11. Her (Spike Jonze, 2013)
The questions: What if there was a truly human artificial intelligence? What if they could love?
True the question of artificial intelligence becoming human in its thinking has been around about as long as computers, but it perhaps has never been as artfully and realistically rendered as it is in this film. Not only does it depict AI reaching the singularity in what feels like a realistic manner, but it also deals with how the humans who love the AIs feel as they advance beyond us.
12. I Am Legend (Francis Lawrence, 2007)
The questions: What if you were the last man on earth? What if that didn’t mean you were alone?
While this particular variation of the last man on earth story has been around on film since the sixties (with the appropriately named Vincent Price film The Last Man on Earth, based on the Richard Matheson novel I Am Legend), this is the first version to truly capture the loneliness, the boredom, and fear you would feel if you were truly all alone in the world.
13. Inglourious Basterds (Quentin Tarantino, 2009)
The question: What if The Third Reich got what they really deserved?
Part of the trouble with making a film that takes place during the second World War is that you can’t be too surprised by whatever the resolution is. So a movie such as this, that concerns a plot to assassinate Hitler and a fair chunk of the top men in The Third Reich, the conclusion is already written.
Perhaps that’s why the Tom Cruise film Valkyrie disappointed, everyone knows an assassination attempt on Hitler was doomed because everyone knows Hitler isn’t going to be killed because he was never assassinated. Which is probably why this film is so brilliant. It eschews history for something much more cathartic: watching the asshole shot to hell, blown up, then burned to the ground.
14. Invasion of the Body Snatchers (Philip Kaufman, 1978)
The question: What if everyone around you was replaced by something that almost completely resembles them? Almost…
The world has been taken over by aliens so many times in the movies. Perhaps what makes the “body snatcher” type invasion so terrifying is how personal it is. Not only must the aliens take over the world, they also take over your friends. Your family. You.
15. Investigation of a Citizen Above Suspicion (Elio Petri, 1970)
The question: What if there was someone truly above suspicion of a crime?
The killer in this film murders the woman he’s been having an affair with. He murders her while leaving a bevy of obvious clues. He murders her after many witnesses could have seen him enter or leave her apartment. He has photos of her in his apartment. No one suspects him. Why should they? He’s the chief investigator of homicide, on his way up the ladder to the political crimes department. And cops never kill someone unlawfully… Right?
16. The Last Temptation of Christ (Martin Scorsese, 1988)
The questions: What if Christ lived life with all the temptation of any other man? What if He could choose a life where He wasn’t God?
What is the point of Mel Gibson’s The Passion of the Christ? That Christ suffered for your sins? Sure, but the physical suffering that film focuses on should mean little to Him. He’s God, He should be able to handle one day of pain. The Last Temptation, on the other hand, presents something altogether more harrowing: living the life of a man. A man without sin. A man without temptation. But that’s not all. He is presented with the ultimate temptation: to actually live as a man and, maybe, be happy.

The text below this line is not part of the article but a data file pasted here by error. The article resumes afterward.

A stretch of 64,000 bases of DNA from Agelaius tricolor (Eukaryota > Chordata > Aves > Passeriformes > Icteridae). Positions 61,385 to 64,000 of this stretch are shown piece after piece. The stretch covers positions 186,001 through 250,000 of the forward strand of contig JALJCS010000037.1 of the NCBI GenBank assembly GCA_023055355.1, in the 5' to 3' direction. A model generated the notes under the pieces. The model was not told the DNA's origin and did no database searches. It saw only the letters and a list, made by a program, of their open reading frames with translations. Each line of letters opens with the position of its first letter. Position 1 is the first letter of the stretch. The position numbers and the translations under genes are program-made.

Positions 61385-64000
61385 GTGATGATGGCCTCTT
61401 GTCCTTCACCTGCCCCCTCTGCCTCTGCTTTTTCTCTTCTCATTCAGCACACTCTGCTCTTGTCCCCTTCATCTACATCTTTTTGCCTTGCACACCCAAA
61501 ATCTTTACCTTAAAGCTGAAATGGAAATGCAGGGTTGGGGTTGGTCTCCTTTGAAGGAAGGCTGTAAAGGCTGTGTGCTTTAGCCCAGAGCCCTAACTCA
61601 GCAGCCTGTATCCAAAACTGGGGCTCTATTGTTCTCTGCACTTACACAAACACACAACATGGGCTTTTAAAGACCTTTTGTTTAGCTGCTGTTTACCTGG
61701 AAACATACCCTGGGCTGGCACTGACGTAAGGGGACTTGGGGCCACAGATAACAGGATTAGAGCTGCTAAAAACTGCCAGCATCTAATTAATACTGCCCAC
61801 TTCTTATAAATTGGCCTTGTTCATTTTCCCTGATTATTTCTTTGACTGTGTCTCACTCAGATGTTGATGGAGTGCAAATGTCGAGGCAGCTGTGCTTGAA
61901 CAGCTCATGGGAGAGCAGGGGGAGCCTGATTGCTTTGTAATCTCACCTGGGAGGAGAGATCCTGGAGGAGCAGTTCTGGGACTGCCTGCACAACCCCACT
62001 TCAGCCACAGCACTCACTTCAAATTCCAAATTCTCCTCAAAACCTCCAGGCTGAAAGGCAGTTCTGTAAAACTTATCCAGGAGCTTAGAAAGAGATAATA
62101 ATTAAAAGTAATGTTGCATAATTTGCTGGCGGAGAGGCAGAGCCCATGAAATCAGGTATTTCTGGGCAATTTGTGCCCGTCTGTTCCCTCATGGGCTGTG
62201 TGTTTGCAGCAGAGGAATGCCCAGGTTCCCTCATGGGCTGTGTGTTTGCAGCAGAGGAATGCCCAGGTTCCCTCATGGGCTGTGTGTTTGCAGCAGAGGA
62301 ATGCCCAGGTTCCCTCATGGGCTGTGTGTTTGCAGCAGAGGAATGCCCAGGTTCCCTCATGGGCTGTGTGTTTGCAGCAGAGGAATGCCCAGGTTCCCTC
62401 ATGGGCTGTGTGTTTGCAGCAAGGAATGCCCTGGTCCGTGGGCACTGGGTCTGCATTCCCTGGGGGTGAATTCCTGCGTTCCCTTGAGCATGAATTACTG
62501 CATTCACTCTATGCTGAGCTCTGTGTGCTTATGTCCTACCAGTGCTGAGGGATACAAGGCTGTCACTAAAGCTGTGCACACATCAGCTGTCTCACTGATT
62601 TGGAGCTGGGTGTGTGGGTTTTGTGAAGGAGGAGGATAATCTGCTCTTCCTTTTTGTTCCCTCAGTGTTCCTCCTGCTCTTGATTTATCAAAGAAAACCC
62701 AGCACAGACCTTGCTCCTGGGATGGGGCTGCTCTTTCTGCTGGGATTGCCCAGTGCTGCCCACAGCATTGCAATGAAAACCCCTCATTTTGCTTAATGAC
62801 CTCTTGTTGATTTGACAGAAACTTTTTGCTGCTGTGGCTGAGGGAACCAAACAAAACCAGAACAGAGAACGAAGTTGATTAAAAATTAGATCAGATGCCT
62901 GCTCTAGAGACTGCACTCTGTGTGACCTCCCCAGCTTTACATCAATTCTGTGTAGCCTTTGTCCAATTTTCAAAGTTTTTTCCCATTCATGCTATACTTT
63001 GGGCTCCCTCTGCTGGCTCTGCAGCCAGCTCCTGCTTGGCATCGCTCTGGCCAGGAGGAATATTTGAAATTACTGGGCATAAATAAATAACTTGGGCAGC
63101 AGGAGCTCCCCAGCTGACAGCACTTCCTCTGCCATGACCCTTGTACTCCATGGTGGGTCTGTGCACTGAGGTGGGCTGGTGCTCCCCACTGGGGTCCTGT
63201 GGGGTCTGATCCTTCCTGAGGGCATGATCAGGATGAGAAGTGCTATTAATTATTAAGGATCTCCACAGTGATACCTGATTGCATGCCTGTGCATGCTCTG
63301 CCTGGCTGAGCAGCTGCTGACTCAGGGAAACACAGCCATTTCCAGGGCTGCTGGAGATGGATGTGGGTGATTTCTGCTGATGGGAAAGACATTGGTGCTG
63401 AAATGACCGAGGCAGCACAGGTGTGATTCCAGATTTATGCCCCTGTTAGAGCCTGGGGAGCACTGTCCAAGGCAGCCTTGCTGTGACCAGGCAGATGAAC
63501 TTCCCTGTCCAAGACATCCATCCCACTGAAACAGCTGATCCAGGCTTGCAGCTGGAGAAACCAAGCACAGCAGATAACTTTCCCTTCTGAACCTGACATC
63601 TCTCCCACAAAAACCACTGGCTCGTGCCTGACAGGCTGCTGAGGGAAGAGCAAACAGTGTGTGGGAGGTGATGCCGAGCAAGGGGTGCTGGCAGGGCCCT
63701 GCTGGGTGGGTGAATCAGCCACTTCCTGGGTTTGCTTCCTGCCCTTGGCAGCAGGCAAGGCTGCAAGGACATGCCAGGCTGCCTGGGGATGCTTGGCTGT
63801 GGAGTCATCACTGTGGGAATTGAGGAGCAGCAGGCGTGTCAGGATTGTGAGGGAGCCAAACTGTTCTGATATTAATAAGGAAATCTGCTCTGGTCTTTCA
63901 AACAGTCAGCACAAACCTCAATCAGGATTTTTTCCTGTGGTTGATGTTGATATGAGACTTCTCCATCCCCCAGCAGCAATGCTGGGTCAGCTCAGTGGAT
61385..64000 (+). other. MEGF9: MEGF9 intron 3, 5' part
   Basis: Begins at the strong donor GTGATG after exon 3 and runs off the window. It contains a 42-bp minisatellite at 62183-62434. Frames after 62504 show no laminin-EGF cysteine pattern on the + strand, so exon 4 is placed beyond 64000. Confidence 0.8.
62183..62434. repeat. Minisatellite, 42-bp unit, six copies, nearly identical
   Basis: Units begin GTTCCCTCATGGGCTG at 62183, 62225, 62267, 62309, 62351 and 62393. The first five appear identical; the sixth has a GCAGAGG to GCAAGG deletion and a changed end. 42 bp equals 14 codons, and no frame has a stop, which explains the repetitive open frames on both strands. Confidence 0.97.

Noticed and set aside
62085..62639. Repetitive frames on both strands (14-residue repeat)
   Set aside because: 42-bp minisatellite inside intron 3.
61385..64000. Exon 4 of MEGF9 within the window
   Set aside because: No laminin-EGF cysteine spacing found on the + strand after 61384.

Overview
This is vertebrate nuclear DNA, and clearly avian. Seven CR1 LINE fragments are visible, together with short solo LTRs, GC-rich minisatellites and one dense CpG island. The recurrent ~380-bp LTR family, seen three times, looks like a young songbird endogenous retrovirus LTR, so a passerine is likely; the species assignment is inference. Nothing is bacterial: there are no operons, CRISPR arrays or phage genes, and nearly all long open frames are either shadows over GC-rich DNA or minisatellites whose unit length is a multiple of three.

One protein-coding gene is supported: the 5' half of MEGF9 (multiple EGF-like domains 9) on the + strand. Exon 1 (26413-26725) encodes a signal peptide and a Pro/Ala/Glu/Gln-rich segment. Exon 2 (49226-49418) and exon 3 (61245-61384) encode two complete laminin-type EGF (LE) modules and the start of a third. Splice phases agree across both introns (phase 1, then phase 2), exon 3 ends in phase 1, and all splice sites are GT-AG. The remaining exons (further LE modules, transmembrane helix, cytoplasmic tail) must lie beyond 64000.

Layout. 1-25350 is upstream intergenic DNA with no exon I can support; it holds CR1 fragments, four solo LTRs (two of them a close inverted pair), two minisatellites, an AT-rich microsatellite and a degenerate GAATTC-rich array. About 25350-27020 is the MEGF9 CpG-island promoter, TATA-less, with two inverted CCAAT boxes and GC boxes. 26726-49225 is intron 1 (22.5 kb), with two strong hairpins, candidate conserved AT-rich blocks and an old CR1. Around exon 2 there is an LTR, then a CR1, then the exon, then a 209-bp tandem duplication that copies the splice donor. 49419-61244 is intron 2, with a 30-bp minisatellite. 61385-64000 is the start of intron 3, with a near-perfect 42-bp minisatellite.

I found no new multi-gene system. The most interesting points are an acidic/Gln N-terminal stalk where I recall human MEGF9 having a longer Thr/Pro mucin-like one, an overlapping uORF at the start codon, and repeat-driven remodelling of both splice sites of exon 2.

17. The Matrix (Andy and Lana Wachowski, 1999)
The question: What if all of the life you knew was just a virtual reality made to lull you into a false complacency?
The year The Matrix came out there were two other virtual reality films (Existenz & The Thirteenth Floor), but The Matrix was the only one with any longevity. It could be said that this is because of the film’s increased style and action. Maybe, but it could also be said that The Matrix is the one that makes the viewers feel as if they are the ones making the big choice the main character makes: live the comfortable life you know or open your eyes to the true reality.
18. Melancholia (Lars von Trier, 2011)
The question: What if apocalypse was imminent and there was no hope for survival?
As common of a theme as the apocalypse is it’s pretty damn rare for film to destroy the earth and kill all of humanity. It’s kind of patronizing. As Von Trier said in the lead up to this film, “No more happy endings!” And yet, somehow, the film isn’t overwhelmingly sad. At the film’s conclusion you, like the characters, find a weird sort of acceptance.
19. Minority Report (Steven Spielberg, 2002)
The question: What if the police knew you were going to commit a crime before you did?
The idea of “pre-crime” is a troubling one. Should someone be punished for a crime they haven’t committed? The film’s answer is no, but it also gives a wide enough birth that people can come to their own conclusions. While this may not be intentional, it still lets you question what is freedom without the freedom to sin.
20. Paprika (Satoshi Kon, 2006)
The question: What if you could go into someone else’s dreams? What if those dreams began affecting reality?
While going into someone’s subconscious is nothing new, it’s hard to argue against this film’s charms. Vivid in its hallucinogenic weirdness, this is perhaps the only “dream movie” that also wonders what would happen if the dreams escaped their mental prison were unleashed onto the real world.